Section 1.1 Using Sage
Sage cells allow us to evaluate expressions within the webpage we are reading, as long as we are online, and Sage cells can be found throughout this booklet. You can return here as often as you like to access Sage cells in order to help with your geometry work.
Sage uses the standard operators +, , *, /, and ^ for addition, subtraction, multiplication, division, and exponentiation. A common user error (of mine) is to omit the multiplication symbol. To input the expression \(3x+7\) into Sage, type “3*x+7”. For insance, we can ask Sage to evaluate
by typing the following into the Sage cell below and hitting the Evaluate button (or typing shiftreturn).
We will be interested in computing with complex numbers. In Sage, represent \(i\) with the capital letter I
. Let's evaluate the following division in a sage cell:
Notice Sage prefers to output its complex numbers in Cartesian form \(bi + a\text{.}\)
Sage inputs for some important constants are:

I
for \(i\) 
pi
for \(\pi\text{,}\) and 
e
for \(e\text{.}\)
Sage uses the following commands to provide useful information about a complex number:

abs(z)
tells us the modulus of \(z\text{,}\) \(z\text{.}\) 
arg(z)
tells us the argument of \(z\text{,}\) \(\text{arg}(z)\) (in radians, between \(\pi\) and \(\pi\)). 
real_part(z)
andimag_part(z)
give the real and imaginary parts of \(z\text{.}\)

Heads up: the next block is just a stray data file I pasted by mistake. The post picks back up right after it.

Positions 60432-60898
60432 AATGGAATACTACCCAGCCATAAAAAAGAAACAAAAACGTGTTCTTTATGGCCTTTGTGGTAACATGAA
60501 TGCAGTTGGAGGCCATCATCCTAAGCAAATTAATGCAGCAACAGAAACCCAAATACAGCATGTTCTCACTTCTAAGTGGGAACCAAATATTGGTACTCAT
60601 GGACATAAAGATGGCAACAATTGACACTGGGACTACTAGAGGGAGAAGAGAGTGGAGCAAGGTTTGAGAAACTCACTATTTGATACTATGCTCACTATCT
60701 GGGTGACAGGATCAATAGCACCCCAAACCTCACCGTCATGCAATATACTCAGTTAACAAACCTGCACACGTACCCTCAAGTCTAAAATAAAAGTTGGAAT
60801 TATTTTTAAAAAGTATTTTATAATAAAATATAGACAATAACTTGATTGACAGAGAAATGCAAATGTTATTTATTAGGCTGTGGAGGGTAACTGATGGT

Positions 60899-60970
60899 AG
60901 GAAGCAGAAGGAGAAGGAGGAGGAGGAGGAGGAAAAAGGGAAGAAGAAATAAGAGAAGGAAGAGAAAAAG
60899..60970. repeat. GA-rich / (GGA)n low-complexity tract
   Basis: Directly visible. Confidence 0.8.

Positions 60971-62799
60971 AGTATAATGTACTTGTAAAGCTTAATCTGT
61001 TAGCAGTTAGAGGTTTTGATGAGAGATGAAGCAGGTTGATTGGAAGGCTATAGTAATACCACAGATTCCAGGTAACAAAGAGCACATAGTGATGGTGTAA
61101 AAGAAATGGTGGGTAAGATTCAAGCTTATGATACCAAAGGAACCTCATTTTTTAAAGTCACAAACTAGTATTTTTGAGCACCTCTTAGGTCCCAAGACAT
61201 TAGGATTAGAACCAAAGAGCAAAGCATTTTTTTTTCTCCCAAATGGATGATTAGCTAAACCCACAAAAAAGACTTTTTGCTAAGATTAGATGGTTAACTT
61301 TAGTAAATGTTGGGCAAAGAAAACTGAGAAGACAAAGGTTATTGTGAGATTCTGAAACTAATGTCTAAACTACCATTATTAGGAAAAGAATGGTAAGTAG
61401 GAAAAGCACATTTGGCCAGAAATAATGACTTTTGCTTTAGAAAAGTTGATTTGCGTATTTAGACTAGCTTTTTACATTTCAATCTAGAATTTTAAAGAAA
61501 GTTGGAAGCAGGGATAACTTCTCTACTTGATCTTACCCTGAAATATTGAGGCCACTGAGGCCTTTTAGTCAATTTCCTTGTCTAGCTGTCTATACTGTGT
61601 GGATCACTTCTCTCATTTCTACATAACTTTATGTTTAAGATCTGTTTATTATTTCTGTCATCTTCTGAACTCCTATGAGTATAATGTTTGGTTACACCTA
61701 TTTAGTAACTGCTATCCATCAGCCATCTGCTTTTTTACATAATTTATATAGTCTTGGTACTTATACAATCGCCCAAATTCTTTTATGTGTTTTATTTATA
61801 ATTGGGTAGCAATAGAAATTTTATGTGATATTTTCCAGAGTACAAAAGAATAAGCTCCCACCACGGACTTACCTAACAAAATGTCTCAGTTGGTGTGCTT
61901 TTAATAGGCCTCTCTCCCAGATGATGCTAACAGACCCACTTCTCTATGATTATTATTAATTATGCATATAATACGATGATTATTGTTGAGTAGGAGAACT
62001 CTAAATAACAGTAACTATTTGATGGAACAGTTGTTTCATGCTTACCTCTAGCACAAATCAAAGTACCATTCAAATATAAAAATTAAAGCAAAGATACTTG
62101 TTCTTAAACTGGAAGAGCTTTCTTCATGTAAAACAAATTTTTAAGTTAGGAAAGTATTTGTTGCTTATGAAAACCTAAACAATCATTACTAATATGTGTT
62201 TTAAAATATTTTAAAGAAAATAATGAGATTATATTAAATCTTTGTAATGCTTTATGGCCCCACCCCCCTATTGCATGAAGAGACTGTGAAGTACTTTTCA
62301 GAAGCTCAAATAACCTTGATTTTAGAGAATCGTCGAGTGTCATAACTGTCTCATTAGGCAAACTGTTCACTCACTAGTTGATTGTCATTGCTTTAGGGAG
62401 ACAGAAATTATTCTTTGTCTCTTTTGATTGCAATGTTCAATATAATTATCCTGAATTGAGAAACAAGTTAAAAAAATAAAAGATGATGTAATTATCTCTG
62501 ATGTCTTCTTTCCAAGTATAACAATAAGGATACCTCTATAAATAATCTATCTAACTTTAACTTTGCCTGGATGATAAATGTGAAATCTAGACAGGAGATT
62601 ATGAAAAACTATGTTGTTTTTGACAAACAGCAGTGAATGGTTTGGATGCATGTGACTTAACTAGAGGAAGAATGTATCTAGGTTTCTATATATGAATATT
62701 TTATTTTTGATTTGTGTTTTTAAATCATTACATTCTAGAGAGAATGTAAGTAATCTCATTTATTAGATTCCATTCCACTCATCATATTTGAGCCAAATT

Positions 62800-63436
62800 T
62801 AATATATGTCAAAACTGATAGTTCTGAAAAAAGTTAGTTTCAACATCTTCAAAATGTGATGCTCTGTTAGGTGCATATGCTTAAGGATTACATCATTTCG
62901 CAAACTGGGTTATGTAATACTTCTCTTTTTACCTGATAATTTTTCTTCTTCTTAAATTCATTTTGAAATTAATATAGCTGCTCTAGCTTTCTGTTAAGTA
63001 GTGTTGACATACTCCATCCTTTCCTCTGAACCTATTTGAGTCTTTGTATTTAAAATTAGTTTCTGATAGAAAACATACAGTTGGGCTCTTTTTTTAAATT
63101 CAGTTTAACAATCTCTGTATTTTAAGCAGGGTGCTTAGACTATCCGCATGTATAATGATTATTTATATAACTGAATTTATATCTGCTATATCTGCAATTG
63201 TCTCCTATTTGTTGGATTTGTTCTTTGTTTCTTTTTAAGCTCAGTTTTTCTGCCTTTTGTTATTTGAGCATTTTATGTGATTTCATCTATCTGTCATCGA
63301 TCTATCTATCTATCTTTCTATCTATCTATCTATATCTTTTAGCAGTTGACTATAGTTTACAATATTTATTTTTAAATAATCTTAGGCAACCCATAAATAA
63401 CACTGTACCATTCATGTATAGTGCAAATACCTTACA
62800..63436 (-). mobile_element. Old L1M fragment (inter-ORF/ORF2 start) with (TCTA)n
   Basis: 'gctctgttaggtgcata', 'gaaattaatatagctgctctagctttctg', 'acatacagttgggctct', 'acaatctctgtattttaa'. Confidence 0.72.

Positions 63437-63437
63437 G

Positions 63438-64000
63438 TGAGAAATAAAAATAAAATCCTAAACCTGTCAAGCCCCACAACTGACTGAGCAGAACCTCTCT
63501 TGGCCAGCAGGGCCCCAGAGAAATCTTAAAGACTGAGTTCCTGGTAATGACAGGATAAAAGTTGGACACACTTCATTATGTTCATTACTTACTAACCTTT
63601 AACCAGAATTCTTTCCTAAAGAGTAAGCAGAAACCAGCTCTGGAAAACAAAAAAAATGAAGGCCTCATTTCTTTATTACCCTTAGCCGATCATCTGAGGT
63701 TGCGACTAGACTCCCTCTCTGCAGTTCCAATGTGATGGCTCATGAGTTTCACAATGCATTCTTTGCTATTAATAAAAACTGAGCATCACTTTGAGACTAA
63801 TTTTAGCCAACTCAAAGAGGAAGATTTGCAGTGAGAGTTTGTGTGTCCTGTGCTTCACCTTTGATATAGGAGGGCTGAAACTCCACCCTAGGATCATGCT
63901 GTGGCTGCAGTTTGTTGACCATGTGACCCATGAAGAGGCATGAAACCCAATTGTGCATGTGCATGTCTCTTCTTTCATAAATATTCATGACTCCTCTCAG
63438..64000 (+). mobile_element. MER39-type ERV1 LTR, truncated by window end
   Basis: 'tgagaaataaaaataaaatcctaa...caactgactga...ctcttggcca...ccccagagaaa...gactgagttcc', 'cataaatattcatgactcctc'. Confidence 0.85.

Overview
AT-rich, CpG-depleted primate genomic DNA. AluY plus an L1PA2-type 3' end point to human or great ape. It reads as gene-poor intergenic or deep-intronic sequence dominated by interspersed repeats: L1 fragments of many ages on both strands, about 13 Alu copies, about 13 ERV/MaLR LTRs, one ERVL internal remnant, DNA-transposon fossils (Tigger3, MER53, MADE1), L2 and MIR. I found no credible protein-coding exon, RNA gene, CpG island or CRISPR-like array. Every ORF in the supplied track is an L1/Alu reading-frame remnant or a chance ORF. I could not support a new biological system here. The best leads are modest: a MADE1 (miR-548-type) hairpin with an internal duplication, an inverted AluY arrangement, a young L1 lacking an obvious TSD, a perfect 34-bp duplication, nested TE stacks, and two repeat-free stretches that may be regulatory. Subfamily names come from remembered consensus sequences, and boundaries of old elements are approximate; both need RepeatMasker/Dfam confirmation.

conjugate(z)
tells us the conjugate of \(z\text{,}\) \(\overline{z}\text{.}\)  For a numerical approximation to a number, such \(\text{arg}(3+2i)\text{,}\) type
n(arg(3+2*I,digits=4))
.
Displaying Sage Output.
We can give names to quantities, and we can create new lines in a Sage cell by pressing Return
(or Enter
) and then typing additional commands. Consider the following Sage cell, which defines two points \(z\) and \(w\text{,}\) their product, which we call \(u\text{,}\) and their quotient, which we call \(v\text{.}\) What happens when you evaluate the cell?
Nothing! Well, Sage evaluated \(u\) and \(v\text{,}\) but did not display the results. If you're in a hurry and want to know the value of \(u\text{,}\) you can add a line at the bottom of the above cell that is simply u
. When you evaluate again, the output should read 11*I + 3. This is \(zw\text{.}\)
Once \(u\) and \(v\) are defined (and evaluated in the cell above), subsequent cells on your page, such as the one below, will use those values until these variables are assigned differernt values. We note that if you reload this webpage, work you've done in Sage cells will be lost.
One can use the print()
command to create nice output: